Errata "R" Us

The alert reader of yesterday’s post may have noticed a logical inconsistency big enough to drive a freight train through. The opening scenario dealt primarily with HIV-1, yet in the second scenario, the evil dude is clearly concerned about either another, more virulent virus or perhaps a number of diseases acting in concert, analogous to the introduction of Old World diseases to the New World in the 16th and 17th centuries. O.K., so perhaps he alters his genes so that his descendents would be immune to all these diseases. But that deprives us of the neat, binary opposition of a single savior vs. anti-savior. And it isn’t at all clear to me that a retrovirus could be transmitted in any way other than through sex or the mixing of blood. The really virulent ones are lytic viruses like Ebola, for which vaccinations could probably be developed.

So the concept would need a lot of work before it could be shaped up well enough for a novel. (Probably could still form the basis of a workable movie script at this point – Hollywood producers have never let glaring inconsistencies and implausibilities get in the way of high drama and pathos!) Additional complexity would actually help in the layering of meaning, I think.

As I pondered the novelistic possibilities in the shower this morning, I realized I would want it to be narrated in the twin voice of a woman with two heads. There actually is such a young woman somewhere in Britain, I believe. Both heads are fully functional, and are treated by everyone as two separate persons. Each has her own ambitions. The way I understand it, the town conspires to keep her identity secret (along with its own identity). This was something I read in a legitimate news source, not a tabloid.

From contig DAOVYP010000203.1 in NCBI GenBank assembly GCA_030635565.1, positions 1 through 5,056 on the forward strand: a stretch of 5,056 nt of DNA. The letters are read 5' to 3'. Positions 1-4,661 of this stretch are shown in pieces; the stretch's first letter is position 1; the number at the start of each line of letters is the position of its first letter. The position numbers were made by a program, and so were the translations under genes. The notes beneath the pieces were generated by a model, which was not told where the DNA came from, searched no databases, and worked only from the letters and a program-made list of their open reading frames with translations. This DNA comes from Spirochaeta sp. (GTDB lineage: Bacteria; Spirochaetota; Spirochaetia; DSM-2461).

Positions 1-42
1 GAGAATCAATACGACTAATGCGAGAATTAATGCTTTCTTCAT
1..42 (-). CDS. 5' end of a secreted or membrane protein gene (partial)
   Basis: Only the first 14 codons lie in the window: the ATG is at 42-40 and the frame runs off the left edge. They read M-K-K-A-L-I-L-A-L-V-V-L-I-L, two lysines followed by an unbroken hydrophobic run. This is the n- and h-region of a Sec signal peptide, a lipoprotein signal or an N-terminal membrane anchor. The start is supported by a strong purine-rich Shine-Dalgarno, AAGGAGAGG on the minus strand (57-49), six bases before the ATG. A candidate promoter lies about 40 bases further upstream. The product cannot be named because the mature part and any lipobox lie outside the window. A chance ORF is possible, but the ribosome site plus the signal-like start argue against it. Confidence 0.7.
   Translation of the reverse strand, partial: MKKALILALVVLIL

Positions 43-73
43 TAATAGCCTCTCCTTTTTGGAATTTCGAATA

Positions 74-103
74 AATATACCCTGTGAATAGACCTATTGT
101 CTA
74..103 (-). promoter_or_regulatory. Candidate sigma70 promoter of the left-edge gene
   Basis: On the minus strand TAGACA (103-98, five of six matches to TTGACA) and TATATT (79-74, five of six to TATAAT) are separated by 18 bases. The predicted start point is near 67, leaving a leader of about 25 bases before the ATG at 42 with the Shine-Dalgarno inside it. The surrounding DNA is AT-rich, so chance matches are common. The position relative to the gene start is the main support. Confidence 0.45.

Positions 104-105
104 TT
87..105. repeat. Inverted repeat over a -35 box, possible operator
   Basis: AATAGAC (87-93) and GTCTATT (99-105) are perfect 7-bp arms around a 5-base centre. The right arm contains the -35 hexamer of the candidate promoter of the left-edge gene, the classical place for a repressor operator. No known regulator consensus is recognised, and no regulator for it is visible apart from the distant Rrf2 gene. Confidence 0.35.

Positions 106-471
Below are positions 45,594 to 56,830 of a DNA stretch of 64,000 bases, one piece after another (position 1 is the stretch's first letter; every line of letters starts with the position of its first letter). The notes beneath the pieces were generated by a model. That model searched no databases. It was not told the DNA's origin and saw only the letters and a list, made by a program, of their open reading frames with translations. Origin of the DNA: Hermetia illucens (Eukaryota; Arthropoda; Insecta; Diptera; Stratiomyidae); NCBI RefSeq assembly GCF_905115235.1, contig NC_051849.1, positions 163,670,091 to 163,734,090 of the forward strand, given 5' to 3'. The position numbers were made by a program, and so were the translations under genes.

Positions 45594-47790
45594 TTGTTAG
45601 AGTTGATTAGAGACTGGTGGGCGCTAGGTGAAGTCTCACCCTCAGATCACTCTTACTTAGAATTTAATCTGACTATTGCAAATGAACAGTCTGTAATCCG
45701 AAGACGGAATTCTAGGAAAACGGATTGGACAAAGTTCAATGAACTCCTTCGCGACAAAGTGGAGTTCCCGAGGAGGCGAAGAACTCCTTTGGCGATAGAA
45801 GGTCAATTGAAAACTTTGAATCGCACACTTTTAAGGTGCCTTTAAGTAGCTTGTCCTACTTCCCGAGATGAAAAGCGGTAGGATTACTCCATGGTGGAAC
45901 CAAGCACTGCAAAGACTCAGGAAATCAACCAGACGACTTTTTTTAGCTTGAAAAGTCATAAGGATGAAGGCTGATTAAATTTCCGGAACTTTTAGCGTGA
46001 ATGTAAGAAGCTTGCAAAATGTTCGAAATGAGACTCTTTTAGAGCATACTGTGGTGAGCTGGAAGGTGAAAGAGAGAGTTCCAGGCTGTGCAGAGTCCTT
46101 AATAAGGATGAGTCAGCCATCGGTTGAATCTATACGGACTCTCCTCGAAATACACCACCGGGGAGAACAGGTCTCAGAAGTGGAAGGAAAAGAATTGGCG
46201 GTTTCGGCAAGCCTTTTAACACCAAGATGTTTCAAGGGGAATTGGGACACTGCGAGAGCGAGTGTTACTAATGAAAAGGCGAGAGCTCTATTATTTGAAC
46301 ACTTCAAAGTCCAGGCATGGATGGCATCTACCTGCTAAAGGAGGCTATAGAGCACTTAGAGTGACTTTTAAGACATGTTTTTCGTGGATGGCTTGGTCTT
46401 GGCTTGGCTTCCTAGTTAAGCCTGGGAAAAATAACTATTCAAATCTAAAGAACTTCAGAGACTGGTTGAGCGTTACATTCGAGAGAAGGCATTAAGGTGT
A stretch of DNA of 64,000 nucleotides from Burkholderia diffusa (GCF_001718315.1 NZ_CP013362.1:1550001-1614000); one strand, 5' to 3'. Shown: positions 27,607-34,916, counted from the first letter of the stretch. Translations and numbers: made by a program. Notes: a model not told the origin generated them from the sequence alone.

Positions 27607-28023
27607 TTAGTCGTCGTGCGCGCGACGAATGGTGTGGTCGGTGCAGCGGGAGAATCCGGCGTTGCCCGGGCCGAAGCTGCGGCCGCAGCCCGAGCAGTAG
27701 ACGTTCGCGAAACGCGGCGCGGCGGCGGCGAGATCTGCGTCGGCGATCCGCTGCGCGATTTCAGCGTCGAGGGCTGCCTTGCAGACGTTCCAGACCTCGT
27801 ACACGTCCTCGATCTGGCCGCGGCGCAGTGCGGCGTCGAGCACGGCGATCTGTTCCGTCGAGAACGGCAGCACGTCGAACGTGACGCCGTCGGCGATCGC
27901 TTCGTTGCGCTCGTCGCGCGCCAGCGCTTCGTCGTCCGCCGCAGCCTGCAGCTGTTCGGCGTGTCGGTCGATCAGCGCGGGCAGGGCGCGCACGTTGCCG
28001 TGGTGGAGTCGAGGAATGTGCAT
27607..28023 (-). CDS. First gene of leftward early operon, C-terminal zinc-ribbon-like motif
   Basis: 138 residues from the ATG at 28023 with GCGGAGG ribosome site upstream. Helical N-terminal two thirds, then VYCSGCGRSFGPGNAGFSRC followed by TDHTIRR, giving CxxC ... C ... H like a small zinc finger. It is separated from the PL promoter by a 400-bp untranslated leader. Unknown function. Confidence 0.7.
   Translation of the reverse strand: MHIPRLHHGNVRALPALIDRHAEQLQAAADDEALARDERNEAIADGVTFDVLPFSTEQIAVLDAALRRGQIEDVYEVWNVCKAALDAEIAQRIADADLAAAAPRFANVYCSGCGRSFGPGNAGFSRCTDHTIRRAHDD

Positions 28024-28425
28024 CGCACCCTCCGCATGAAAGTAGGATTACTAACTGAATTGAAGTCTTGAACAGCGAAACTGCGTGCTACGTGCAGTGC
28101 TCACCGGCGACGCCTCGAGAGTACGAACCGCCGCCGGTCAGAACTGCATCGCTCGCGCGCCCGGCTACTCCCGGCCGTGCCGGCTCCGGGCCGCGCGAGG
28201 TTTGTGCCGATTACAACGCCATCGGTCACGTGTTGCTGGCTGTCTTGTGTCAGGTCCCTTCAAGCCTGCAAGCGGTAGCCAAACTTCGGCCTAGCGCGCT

In any case, the legal, theological and romantic implications of a human being with two, fully functional heads are interesting. It would be fun to place her in a culture where twins are revered. As a narrator, she would speak ordinarily as two sisters, sometimes bickering, sometimes finishing each other’s sentences. We could have each head studying different languages, or one head performing simultaneous translations for the other, etc. During moments of heightened awareness, she/they would speak as one in a distinctly hair-raising manner, like the plural voice of God in Shoenberg’s Moses and Aaron.

Mind you, I don’t see myself writing this novel. No, I envision a co-authorship between Barbara Kingsolver and Orson Scott Card. That’s the kind of artistic partnership that could lead either to prophetic vision or to mutually assured destruction. Maybe both!

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